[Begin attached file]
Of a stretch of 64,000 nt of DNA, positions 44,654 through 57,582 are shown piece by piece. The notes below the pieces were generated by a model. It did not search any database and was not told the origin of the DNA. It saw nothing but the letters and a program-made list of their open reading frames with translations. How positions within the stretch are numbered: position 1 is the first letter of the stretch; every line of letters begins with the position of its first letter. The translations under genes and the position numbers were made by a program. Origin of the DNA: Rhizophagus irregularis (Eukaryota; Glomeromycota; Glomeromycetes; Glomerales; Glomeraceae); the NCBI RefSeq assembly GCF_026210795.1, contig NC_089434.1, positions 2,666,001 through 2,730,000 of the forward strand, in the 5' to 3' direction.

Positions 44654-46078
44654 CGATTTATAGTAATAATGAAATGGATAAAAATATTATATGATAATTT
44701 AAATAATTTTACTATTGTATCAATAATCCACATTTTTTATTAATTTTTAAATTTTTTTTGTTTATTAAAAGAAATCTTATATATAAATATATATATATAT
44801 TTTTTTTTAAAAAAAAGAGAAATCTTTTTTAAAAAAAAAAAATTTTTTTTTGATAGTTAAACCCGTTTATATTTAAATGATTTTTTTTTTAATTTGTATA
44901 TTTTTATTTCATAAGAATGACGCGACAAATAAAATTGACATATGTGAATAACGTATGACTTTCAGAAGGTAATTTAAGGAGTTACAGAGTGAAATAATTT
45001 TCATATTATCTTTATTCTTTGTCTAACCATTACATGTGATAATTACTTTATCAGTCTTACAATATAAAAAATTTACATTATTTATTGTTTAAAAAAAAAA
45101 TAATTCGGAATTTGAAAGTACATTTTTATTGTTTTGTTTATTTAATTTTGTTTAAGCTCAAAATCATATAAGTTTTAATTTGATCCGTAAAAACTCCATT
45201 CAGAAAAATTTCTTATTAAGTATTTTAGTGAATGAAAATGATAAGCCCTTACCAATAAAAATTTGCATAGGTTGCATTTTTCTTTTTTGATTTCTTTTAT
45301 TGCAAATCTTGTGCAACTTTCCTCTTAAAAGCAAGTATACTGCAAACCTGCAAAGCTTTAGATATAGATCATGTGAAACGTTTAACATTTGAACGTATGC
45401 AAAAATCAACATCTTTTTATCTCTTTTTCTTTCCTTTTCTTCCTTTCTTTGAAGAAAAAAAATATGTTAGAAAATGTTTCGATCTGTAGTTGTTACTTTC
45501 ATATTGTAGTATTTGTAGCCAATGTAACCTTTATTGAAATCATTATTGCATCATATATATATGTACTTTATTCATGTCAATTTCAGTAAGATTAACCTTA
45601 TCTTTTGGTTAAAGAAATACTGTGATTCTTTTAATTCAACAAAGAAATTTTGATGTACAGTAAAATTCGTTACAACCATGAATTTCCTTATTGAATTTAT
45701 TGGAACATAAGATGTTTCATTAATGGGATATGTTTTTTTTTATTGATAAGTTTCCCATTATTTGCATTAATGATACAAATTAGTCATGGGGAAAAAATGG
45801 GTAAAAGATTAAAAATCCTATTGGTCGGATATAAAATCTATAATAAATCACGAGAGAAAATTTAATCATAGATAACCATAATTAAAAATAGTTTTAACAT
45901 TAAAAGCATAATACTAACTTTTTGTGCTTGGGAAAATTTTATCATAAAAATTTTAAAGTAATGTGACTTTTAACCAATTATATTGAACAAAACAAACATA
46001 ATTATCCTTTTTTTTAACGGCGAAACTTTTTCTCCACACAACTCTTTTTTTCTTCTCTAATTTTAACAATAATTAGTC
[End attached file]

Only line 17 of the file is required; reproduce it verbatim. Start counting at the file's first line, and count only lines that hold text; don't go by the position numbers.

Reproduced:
46001 ATTATCCTTTTTTTTAACGGCGAAACTTTTTCTCCACACAACTCTTTTTTTCTTCTCTAATTTTAACAATAATTAGTC